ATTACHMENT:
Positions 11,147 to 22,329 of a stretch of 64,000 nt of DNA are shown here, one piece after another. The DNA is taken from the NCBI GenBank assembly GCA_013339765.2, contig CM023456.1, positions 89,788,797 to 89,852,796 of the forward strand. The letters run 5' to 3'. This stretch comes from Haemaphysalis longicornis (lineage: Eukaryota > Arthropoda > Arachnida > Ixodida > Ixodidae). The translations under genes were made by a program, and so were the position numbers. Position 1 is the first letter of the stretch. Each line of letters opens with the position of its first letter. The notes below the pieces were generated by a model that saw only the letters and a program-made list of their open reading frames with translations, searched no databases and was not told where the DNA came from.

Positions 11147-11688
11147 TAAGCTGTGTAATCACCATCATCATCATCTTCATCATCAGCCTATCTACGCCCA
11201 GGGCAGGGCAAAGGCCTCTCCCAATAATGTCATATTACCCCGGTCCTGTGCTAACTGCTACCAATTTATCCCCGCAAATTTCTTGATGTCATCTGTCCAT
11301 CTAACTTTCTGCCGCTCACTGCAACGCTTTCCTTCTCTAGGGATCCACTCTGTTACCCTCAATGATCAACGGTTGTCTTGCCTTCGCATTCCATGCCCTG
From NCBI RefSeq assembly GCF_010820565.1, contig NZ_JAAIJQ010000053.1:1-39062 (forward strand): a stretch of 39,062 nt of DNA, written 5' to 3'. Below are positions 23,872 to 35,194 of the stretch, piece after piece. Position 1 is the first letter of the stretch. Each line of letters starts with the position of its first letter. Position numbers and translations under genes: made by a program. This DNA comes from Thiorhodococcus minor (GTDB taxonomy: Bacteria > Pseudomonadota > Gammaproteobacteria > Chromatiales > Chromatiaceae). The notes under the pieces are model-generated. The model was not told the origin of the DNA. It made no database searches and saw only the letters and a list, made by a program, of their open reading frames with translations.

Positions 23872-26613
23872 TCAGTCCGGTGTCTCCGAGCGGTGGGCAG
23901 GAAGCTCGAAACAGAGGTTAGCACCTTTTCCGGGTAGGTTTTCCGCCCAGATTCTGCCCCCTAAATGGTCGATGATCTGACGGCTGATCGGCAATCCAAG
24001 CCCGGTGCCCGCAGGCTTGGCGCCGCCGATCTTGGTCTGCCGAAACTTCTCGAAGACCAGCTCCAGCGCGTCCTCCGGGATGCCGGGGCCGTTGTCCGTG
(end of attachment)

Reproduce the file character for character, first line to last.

Positions 11,147 to 22,329 of a stretch of 64,000 nt of DNA are shown here, one piece after another. The DNA is taken from the NCBI GenBank assembly GCA_013339765.2, contig CM023456.1, positions 89,788,797 to 89,852,796 of the forward strand. The letters run 5' to 3'. This stretch comes from Haemaphysalis longicornis (lineage: Eukaryota > Arthropoda > Arachnida > Ixodida > Ixodidae). The translations under genes were made by a program, and so were the position numbers. Position 1 is the first letter of the stretch. Each line of letters opens with the position of its first letter. The notes below the pieces were generated by a model that saw only the letters and a program-made list of their open reading frames with translations, searched no databases and was not told where the DNA came from.

Positions 11147-11688
11147 TAAGCTGTGTAATCACCATCATCATCATCTTCATCATCAGCCTATCTACGCCCA
11201 GGGCAGGGCAAAGGCCTCTCCCAATAATGTCATATTACCCCGGTCCTGTGCTAACTGCTACCAATTTATCCCCGCAAATTTCTTGATGTCATCTGTCCAT
11301 CTAACTTTCTGCCGCTCACTGCAACGCTTTCCTTCTCTAGGGATCCACTCTGTTACCCTCAATGATCAACGGTTGTCTTGCCTTCGCATTCCATGCCCTG
From NCBI RefSeq assembly GCF_010820565.1, contig NZ_JAAIJQ010000053.1:1-39062 (forward strand): a stretch of 39,062 nt of DNA, written 5' to 3'. Below are positions 23,872 to 35,194 of the stretch, piece after piece. Position 1 is the first letter of the stretch. Each line of letters starts with the position of its first letter. Position numbers and translations under genes: made by a program. This DNA comes from Thiorhodococcus minor (GTDB taxonomy: Bacteria > Pseudomonadota > Gammaproteobacteria > Chromatiales > Chromatiaceae). The notes under the pieces are model-generated. The model was not told the origin of the DNA. It made no database searches and saw only the letters and a list, made by a program, of their open reading frames with translations.

Positions 23872-26613
23872 TCAGTCCGGTGTCTCCGAGCGGTGGGCAG
23901 GAAGCTCGAAACAGAGGTTAGCACCTTTTCCGGGTAGGTTTTCCGCCCAGATTCTGCCCCCTAAATGGTCGATGATCTGACGGCTGATCGGCAATCCAAG
24001 CCCGGTGCCCGCAGGCTTGGCGCCGCCGATCTTGGTCTGCCGAAACTTCTCGAAGACCAGCTCCAGCGCGTCCTCCGGGATGCCGGGGCCGTTGTCCGTG